Questo articolo è stato pubblicato il 18 aprile 2012 alle ore 05:57.
L'ultima modifica è del 18 aprile 2012 alle ore 03:54.
This week was marked by two important political meetings. One took place yesterday evening at Palazzo Chigi, the official residence of Prime Minister Mario Monti, who met with Angelino Alfano, Pier Luigi Bersani and Pier Ferdinando Casini, the leaders of People of Liberty (PDL), the Democratic Party (PD) and the Union of Christian and Centre Democrats (UDC), respectively. The meeting was long and not without tensions. Tomorrow Monti is scheduled to meet former premier Silvio Berlusconi. Since prime ministers do not usually meet their predecessors, Berlusconi’s will probably not be a courtesy visit. The coincidence was rather surprising, given the time and the political situation. The question now is, who sets the PDL’s political and parliamentary agenda? Was it Alfano during his meeting with the leaders of the other parties, or will it be Berlusconi tomorrow?
The question is relevant because the meeting will affect Bersani and Casini too, thus having an impact on the government’s majority as a whole. Given Berlusconi’s personality and his political history, however, he will probably not be satisfied with just a photo opportunity with Monti. Instead, he will want to have a say in controversial issues about which he is particularly passionate, such as the promotion of growth, taxes, the new anti-corruption law that Justice Minister Paola Severino has just put together and TV frequencies, which were supposed to be given away but will be sold in an auction instead.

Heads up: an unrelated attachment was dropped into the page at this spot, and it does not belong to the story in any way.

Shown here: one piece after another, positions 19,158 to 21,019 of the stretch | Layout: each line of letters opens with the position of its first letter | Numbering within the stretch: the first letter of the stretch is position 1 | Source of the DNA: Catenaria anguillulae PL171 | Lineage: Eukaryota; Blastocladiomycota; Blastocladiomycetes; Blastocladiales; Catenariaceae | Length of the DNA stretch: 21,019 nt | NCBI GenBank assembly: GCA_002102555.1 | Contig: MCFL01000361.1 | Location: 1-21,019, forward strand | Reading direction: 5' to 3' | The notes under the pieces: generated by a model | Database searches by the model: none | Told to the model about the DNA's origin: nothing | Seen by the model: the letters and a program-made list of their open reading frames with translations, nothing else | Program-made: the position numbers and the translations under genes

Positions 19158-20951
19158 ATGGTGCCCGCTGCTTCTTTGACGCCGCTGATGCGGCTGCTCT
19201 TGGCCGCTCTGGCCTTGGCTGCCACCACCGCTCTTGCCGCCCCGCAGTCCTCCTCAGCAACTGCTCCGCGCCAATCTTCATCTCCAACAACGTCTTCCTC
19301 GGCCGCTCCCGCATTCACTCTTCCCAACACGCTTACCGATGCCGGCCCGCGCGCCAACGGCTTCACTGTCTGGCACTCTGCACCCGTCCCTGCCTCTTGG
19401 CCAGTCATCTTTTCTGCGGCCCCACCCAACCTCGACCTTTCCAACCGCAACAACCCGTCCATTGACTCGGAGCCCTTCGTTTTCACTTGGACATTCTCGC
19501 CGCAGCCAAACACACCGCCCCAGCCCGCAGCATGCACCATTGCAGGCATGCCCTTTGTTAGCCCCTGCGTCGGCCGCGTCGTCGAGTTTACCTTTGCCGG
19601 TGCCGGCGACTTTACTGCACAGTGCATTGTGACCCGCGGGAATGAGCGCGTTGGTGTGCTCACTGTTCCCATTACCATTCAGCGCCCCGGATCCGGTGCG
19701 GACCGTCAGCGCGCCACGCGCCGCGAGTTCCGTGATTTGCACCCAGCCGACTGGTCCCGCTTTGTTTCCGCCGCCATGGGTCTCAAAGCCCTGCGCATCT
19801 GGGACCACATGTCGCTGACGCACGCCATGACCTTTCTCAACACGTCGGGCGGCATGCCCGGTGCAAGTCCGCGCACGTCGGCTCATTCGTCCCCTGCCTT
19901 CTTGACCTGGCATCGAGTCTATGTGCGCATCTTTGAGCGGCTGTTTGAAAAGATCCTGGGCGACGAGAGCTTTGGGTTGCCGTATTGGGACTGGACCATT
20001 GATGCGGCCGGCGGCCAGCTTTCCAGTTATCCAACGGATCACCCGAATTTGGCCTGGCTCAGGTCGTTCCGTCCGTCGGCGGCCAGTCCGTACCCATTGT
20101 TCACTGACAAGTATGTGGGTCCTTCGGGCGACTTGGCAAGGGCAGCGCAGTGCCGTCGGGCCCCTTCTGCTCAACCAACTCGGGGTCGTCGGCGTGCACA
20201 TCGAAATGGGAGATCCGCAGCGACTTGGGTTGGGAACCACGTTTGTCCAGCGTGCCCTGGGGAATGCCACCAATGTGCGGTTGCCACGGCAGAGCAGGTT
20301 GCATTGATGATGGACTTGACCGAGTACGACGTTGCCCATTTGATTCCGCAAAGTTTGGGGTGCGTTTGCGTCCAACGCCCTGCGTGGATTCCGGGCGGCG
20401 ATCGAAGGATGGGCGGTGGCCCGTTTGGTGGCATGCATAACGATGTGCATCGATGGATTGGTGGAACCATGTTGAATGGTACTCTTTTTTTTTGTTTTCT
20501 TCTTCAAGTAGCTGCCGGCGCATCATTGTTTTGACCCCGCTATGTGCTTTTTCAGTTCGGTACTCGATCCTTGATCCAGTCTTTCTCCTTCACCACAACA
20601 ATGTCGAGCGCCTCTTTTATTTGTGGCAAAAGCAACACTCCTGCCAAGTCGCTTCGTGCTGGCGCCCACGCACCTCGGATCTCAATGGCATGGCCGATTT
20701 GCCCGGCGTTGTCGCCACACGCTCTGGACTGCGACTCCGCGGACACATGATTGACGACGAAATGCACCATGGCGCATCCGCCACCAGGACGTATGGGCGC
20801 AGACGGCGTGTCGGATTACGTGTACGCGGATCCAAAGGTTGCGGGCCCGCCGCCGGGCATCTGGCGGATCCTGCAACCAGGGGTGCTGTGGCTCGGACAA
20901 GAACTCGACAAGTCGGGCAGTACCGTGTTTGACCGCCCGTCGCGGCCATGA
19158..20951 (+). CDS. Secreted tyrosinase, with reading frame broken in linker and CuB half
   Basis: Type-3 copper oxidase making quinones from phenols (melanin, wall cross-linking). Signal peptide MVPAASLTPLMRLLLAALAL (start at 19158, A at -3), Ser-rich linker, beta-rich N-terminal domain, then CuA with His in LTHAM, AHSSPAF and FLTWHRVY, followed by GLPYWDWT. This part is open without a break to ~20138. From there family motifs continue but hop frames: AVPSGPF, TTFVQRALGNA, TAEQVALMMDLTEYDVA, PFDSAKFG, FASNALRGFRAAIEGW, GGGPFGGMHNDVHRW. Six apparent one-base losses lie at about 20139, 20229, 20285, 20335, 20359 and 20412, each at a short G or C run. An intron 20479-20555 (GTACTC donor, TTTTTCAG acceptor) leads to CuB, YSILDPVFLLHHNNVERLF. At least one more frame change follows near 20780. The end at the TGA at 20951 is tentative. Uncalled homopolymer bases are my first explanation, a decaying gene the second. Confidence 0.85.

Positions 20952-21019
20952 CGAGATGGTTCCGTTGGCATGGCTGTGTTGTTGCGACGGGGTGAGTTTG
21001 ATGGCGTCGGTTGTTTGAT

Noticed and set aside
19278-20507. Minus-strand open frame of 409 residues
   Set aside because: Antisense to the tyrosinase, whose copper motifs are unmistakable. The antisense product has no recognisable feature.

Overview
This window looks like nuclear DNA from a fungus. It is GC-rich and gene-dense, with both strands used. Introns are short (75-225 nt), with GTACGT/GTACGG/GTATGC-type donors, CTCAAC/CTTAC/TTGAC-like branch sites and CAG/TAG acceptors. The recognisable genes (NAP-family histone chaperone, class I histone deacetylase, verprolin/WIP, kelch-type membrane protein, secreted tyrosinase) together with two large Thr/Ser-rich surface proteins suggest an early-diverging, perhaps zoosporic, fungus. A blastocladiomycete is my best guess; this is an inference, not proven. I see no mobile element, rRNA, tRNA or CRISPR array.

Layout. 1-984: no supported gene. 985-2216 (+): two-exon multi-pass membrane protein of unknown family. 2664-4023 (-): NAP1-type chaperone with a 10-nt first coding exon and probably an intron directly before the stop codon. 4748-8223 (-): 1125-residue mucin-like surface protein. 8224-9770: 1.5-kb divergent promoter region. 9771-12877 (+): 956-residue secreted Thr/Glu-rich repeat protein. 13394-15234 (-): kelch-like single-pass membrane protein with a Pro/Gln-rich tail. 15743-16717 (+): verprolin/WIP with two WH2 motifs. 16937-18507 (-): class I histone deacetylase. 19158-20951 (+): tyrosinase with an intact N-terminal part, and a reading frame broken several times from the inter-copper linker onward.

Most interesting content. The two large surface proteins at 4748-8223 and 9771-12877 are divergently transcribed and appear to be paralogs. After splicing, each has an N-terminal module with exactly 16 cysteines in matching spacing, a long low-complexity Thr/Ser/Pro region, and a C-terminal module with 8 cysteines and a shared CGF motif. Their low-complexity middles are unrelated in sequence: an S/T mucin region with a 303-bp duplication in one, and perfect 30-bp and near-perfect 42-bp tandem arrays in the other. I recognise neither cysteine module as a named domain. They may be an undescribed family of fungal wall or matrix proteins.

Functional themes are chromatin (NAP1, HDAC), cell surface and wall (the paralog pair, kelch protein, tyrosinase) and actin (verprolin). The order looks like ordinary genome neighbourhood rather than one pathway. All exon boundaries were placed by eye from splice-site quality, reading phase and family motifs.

Berlusconi’s interference is not likely to be blatant and will probably not be broadcast through the media. Berlusconi has a strategy, and he does not intend to change it: he plans to back Monti until the end of the legislature, thus using the technocratic government as a tool to strengthen the moderate coalition. The issue of TV frequencies is particularly painful because it’s unexpected. In Berlusconi’s mind it cannot go unanswered.
Berlusconi’s role in politics is still so relevant that it eclipses yesterday’s meeting, which is a problem for those who took part in it. Yesterday, they all needed to show some results to their voters, especially given that local elections are around the corner.
Bersani in particular knows that he must be responsive to people who have suffered from the crisis and to local communities. Alfano, on the other hand, wants his party to play a role in the labor reform and hopes to decrease taxes. Casini aims to keep his role of mediator in the majority.
All three were surprised by the issue of TV frequencies: Bersani had no interest in talking about it, while Alfano had to give voice to Berlusconi and to those in his party who say that Economic Development Minister Corrado Passera did not abide by previous agreements.
Yesterday evening was, therefore, not calm. The point, however, is that Berlusconi is going to see Monti. The issue now is to assess how the former premier will handle the meeting, which will happen only a few hours from the other one.
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